He also dismissed Turkey positions that the ruling, concerning the exploitation by a British couple of land belonging to a Greek Cypriot refugee, would complicate the talks for a solution of the Cyprus problem.
Kyprianou said “the implementation of the decision is a legal obligation and we will following developments closely,” adding that ”the broader consequences and the wider significance of the ruling are of exceptional significance to us.”
He said ”the European Court’s ruling, which was in essence adopted by the British Court, is very fundamental,” and noted that ”this ruling points out certain legal facts, which are very important.”
Kyprianou explained that “first of all it applies throughout Europe, it applies to all European citizens,” adding that the Ministry of Foreign Affairs is already making clear to all European citizens ”the significance of the ruling, the illegality of purchasing immovable property and the existing risks for the buyers in illegally purchasing occupied property.”
He also pointed out that “it is a ruling that binds all EU member states and citizens.”
“The second, which is also very important, is the combination of the European and British decision. It reaffirms that – irrespective of the continuing Turkish occupation and the practical weakness of the state to exercise control in the northern Turkish occupied areas of the Republic of Cyprus – the Laws and Constitution of the Republic still apply,” he stressed.
Kyprianou noted that “this is a message that must be sent, not only the citizens, the private buyers, but also to the governments of all foreign states, especially the European ones, and all those carrying out business in the occupied areas, that anything the do must be done with respect to the Laws of the Republic of Cyprus, and of course this also applies to the European Commission which, through various regulations that have been adopted to strengthen the Turkish Cypriot community, is active in the occupied areas.”
He said that the third point “concerns the ongoing peace talks in Cyprus,” to help find a negotiated political settlement to reunite the country, divided since the 1974 Turkish invasion.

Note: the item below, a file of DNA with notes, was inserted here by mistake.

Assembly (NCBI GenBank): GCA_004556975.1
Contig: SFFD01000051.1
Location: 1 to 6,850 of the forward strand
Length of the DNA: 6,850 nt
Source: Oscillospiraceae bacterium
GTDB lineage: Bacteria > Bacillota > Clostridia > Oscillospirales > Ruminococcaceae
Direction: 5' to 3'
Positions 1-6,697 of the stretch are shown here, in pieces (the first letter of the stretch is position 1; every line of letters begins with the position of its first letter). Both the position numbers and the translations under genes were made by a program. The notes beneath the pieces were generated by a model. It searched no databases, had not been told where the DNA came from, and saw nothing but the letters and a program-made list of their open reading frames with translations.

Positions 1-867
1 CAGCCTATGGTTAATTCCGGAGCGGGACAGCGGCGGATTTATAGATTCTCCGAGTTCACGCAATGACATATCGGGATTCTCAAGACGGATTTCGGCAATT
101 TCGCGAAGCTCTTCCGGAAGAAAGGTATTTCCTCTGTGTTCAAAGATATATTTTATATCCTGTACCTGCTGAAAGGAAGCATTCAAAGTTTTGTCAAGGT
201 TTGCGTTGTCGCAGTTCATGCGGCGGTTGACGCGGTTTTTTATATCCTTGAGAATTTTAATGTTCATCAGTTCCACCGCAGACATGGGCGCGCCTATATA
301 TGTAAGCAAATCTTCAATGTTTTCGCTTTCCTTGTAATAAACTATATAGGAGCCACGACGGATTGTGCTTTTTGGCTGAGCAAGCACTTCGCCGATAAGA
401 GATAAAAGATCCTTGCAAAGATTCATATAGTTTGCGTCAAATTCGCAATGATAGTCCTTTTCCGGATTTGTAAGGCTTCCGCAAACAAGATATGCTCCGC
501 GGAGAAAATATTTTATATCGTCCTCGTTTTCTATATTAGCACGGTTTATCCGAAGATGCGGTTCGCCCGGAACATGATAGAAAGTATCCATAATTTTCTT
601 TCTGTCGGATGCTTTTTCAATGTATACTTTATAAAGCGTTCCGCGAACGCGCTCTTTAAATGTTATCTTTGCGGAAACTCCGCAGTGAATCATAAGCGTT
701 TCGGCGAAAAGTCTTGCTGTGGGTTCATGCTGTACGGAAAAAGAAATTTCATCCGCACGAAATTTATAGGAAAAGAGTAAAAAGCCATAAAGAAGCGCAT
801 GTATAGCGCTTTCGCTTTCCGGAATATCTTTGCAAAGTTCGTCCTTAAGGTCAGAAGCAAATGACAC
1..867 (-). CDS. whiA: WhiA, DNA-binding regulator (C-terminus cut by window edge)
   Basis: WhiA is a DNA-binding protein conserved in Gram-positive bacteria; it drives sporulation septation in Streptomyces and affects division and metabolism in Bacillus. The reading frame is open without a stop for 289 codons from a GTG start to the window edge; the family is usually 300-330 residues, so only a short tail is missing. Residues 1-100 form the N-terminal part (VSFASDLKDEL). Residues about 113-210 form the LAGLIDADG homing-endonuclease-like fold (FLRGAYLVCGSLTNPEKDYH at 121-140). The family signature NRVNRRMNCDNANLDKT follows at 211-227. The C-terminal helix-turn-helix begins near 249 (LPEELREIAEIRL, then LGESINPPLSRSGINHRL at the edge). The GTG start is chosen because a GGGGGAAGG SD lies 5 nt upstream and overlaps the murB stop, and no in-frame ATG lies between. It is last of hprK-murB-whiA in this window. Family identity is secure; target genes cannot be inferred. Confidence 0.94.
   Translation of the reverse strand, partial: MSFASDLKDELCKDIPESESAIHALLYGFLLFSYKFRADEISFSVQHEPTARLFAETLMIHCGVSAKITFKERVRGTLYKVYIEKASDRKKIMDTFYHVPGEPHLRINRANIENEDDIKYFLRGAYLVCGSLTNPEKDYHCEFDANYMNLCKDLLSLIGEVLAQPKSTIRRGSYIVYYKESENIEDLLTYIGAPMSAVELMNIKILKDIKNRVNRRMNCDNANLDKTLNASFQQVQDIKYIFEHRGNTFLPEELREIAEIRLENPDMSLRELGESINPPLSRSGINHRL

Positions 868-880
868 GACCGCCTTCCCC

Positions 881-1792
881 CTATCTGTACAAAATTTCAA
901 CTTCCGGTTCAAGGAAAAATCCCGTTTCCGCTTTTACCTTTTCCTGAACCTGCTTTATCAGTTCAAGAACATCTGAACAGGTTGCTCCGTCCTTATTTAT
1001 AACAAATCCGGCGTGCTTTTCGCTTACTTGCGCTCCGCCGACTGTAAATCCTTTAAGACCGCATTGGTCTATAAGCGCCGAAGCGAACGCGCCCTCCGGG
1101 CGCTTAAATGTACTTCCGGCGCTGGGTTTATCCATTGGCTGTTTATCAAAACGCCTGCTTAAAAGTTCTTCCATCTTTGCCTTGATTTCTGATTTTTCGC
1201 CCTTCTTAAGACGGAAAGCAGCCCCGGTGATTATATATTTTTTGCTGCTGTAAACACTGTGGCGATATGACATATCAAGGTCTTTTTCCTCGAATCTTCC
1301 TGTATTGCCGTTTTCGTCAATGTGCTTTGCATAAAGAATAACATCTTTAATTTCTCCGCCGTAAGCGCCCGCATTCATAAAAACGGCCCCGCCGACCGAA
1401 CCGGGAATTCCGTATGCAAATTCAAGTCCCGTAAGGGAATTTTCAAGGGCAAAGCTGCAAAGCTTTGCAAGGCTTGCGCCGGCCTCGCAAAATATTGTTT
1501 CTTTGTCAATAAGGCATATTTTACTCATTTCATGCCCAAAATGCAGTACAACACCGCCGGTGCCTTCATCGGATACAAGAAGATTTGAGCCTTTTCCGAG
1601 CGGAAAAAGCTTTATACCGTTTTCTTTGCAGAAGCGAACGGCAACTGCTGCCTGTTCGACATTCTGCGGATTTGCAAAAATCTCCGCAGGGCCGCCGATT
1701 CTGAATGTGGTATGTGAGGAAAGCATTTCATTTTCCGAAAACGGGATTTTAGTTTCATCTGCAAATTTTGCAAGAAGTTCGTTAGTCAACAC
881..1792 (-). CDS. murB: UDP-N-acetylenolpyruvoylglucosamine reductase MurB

“It reaffirms the legitimacy of the positions presented by our side concerning, not only who the legitimate owners of occupied properties are, but also who should have a say in the management and the fate of this right, who is indeed the owner,” the Minister added.
“I totally disagree with the approach of the Turkish Ministry of Foreign Affairs. I do not believe that this ruling will complicate the talks. On the contrary, it reaffirms the legitimacy of our proposals and I believe that this should be accepted by the other side,” he pointed out.
The Court of Appeal ruled on Tuesday that a decision by a Cypriot court, in connection with claims relating to Greek Cypriot owned property in Cyprus’ northern Turkish occupied areas, must be executed.
The Cypriot court had ordered David and Linda Orams to pay compensation to Meletis Apostolides, demolish the holiday home they had built on his land in the Turkish occupied village of Lapithos, halt all intervention on the said property and deliver it to its legal owner.
Cyprus, which joined the EU in 2004, has been divided since 1974, when Turkey invaded and occupied its northern third.
The leaders of the two communities in Cyprus have been engaged in UN-led direct negotiations since September 2008, with an aim to reunify the island. They have recently concluded the first phase of intensive negotiations and are scheduled to begin a second round on January 25.
Financial Mirror, January 21, 2010